Though it takes place in Paris, Inception has its protagonist Cobb (Leonardo Dicaprio) actually meets his old lecturer Miles (Michael Caine) and recruits architecture student Ariadne (Ellen Page) in London. Director Christopher Nolan chose to film in the historic buildings of his alma mater – selecting the Gustave Tuck Lecture Theatre (also seen in Starter for 10) and the beautiful Flaxman Gallery. Interested parties can keep an eye out for public lectures taking part in the Gustave Tuck, while the Flaxman Gallery is currently closed for refurbishment but from January 2015, will be open to the public between 1pm and 5pm on weekdays.
Opened in 1840 and still a working cemetery, Brompton Cemetery is one of London’s Magnificent Seven, and rightly so. With a mix of family mausoleums, individual graves and imposing architecture, it epitomises Victorian London, which is likely why it was chosen as the rising place of the villain Lord Blackwood for Guy Ritchie’s Sherlock Holmes (2009). The location was also used in Goldeneye and Eastern Promises, lending a touch of gothic drama to both. Located near West London’s Westfield centre and the designer boutiques of Chelsea, Brompton Cemetery makes for a truly peaceful escape from city bustle.
No article about London film locations would be complete without an inclusion from Edgar Wright and Simon Pegg’s Cornetto Trilogy. With Shaun of the Dead’s Winchester Tavern – real-life Duke of Albany – now closed and redeveloped into flats, fans can still sup a pint where Pegg and Frost once supped with a visit to the Wenlock Arms, the interior of which was used for Pub No. 5, The Good Companions, on the pub crawl to end all pub crawls. An award-winner in its own right for its excellent selection of cask ales, visitors will be spoilt for choice.
The Farmiloe Building was the headquarters for lead and glass firm Farmiloe and Sons from its creation in 1868 until 1999. Though the inside of the building required wrought-iron beamwork for the heavy produce, the facade is all palazzo styling, which has not gone unnoticed by Hollywood. The Farmiloe has featured in numerous films – as a restaurant in Eastern Promises, a hotel in Tinker Tailor Soldier Spy, and as Gotham Police Station itself in Christopher Nolan’s Batman trilogy. This year plans were announced to turn this beautiful building into offices, which would make this one of the most impressive workplaces in London.
Opened in 1907 on the site of the old Royal Strand Theatre, Aldwych station served as an air raid shelter during the Blitz and closed in 1994. Now, it is used only for rare private functions and filming, having featured in Atonement, V for Vendetta and the TV series Sherlock. Members of the public can still gain access to the station thanks to intermittent tours run by the London Transport Museum. Proceed with caution however – rumour has it that the station is haunted by the ghost of a young actress still waiting for her curtain call.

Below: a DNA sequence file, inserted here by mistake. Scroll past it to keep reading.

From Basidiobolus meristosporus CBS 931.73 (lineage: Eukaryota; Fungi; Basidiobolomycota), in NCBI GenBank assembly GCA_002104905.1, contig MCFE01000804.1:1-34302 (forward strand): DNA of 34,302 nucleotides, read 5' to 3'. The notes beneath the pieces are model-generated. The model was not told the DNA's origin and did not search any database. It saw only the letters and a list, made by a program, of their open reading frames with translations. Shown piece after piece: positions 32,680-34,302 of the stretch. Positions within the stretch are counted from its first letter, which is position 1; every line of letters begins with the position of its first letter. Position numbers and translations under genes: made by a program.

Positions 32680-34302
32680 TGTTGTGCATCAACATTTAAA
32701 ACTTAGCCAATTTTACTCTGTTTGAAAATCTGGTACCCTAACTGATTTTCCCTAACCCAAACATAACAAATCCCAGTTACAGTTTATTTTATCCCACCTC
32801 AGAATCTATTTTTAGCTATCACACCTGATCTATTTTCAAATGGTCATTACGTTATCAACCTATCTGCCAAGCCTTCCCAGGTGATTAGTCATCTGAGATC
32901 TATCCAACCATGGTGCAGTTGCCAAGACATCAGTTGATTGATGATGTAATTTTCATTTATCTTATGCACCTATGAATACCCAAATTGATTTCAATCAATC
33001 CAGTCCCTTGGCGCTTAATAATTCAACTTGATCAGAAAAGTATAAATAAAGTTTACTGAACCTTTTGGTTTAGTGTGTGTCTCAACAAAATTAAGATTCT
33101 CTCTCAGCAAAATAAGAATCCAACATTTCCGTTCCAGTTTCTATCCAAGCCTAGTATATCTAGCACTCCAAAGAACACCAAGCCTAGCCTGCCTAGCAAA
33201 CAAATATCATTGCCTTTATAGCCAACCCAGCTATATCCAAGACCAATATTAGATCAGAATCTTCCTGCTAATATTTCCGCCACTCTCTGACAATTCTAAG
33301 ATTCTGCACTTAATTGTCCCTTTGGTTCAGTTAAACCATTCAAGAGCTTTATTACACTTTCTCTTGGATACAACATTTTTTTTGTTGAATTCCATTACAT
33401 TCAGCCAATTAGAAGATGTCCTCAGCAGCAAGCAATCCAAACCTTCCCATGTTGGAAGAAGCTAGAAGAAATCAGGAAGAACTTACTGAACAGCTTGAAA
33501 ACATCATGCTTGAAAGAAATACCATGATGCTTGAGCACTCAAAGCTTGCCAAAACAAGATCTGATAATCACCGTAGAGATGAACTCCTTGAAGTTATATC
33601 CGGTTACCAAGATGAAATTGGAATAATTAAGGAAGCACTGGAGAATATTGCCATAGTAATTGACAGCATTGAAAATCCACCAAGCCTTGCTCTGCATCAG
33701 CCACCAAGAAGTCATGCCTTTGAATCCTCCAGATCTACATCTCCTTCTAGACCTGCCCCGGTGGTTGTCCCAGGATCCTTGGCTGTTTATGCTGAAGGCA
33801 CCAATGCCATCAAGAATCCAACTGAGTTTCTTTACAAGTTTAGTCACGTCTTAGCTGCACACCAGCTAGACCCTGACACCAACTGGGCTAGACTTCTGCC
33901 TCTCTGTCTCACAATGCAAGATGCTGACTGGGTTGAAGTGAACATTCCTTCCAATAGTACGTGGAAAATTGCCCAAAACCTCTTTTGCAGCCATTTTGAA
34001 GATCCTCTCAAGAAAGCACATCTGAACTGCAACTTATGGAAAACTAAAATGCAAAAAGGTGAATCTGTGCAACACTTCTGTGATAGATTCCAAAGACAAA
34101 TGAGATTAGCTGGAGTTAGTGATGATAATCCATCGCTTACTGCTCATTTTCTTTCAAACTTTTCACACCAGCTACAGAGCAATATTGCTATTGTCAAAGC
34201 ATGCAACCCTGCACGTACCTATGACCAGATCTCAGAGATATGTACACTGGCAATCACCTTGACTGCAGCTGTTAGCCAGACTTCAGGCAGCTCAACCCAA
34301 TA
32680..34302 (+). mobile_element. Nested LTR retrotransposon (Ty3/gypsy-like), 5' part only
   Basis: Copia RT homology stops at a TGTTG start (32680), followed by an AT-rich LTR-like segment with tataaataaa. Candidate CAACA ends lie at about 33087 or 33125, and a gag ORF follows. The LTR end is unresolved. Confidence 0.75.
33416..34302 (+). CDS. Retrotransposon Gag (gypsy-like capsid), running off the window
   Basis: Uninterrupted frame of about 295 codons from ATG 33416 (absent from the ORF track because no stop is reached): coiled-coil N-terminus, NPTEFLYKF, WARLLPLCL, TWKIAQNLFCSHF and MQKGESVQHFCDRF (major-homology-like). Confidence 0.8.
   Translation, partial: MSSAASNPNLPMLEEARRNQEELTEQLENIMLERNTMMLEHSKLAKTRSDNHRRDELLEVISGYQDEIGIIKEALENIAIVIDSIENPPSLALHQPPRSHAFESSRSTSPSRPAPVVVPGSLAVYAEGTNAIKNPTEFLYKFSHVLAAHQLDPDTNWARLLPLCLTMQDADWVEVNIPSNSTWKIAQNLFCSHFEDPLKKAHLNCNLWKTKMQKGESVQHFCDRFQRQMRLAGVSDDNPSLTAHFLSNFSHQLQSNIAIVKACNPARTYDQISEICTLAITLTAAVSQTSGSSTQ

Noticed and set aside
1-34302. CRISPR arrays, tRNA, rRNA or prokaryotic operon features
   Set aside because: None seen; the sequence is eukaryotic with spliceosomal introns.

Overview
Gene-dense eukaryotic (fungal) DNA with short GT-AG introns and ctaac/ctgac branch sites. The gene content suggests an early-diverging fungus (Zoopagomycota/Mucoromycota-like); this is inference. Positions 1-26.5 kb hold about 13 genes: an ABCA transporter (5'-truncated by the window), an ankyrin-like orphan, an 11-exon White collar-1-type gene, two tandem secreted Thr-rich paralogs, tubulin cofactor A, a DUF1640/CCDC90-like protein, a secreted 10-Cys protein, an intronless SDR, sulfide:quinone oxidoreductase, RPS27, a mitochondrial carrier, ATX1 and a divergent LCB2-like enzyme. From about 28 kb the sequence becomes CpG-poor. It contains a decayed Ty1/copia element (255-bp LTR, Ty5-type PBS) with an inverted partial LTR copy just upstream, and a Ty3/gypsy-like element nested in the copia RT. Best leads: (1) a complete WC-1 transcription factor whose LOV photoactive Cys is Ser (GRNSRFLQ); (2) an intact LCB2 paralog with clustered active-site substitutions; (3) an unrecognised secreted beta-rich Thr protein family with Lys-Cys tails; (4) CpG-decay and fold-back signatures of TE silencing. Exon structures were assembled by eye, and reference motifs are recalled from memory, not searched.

1999’s Notting Hill was another romantic comedy about an Englishman hopelessly in love with an American woman from Richard Curtis. The setting was one of the stars of the film, showcasing iconic landmarks of west London. Portobello Road market gave birth to the famous ‘time passes’ scene and is a must for anyone stepping foot in London, native or tourist. Hop to the lavish Coronet cinema, where Hugh Grant’s William watched Julia Roberts’ Anna in Helix. The famous ‘blue door’ is at 280 Westbourne Park Road – the original has been auctioned off but the blue replacement allows for a decent photo opportunity.
St. Sepulchre’s Chapel
St. Sepulchre’s Chapel
Frequently used in television and movies, inspiration for PD James’ novel ‘A Taste for Death’ and with links to Thomas Hardy who lived nearby and worked with the architect Blomfield, it is easy to see why St Mary Magdalene Church has inspired so many. The gothic architecture is romantically decorated in rich colors and opulent gold and the ceiling of St Sepulchre’s chapel mimics a night sky. Spot the chapel in The Oxford Murders (2008), Franklyn (2008) and perhaps most famously in Les Miserables (2012) – this is where Hugh Jackman’s Jean Valjean resolves to change his life.
If ever there was an excuse to indulge in an enormous fry-up, this London greasy spoon is it. Purely for the film history, of course – featured in Brighton Rock as well as Layer Cake, where the builders’ tea proved lethal, this down-to-earth yet stylish art deco cafe is extremely popular for weekend brunch. Yelp users voted this place the fifth best restaurant in Britain in 2013. Awaken your inner retro London gangster over a steaming cuppa.
Old Royal Naval College
Originally designed by Christopher Wren as a hospital for injured seamen, the Old Royal Naval College was built between 1696 and 1712 on the site of the old Palace of Palentia – birthplace of Queen Elizabeth I and Mary I. It is now a World Heritage Site and the magnificence of the buildings makes it easy to see why. The location is often used to convey a sense of grandeur and history, and takes centre stage in Gulliver’s Travels, Les Miserables, The Avengers, Thor: The Dark World, Northern Lights and Lara Croft: Tomb Raider. Easily incorporated into a tour of central London, this is not one to skip.
A little further afield but worth the day trip, Hatfield House is a ‘Treasure House’, a group of the ten most impressive palaces and houses in England. Lived in by the Cecil family for 400 years, this Jacobean mansion is still home to the Marquess of Salisbury. On screen, Lara Croft: Tomb Raider lived here and the house was featured in Shakespeare in Love, Batman Begins and as spoilt brat Veruca Salt’s home in Charlie and the Chocolate Factory. London-based film fans can reach the estate via a fast train from King’s Cross station in just 20 minutes.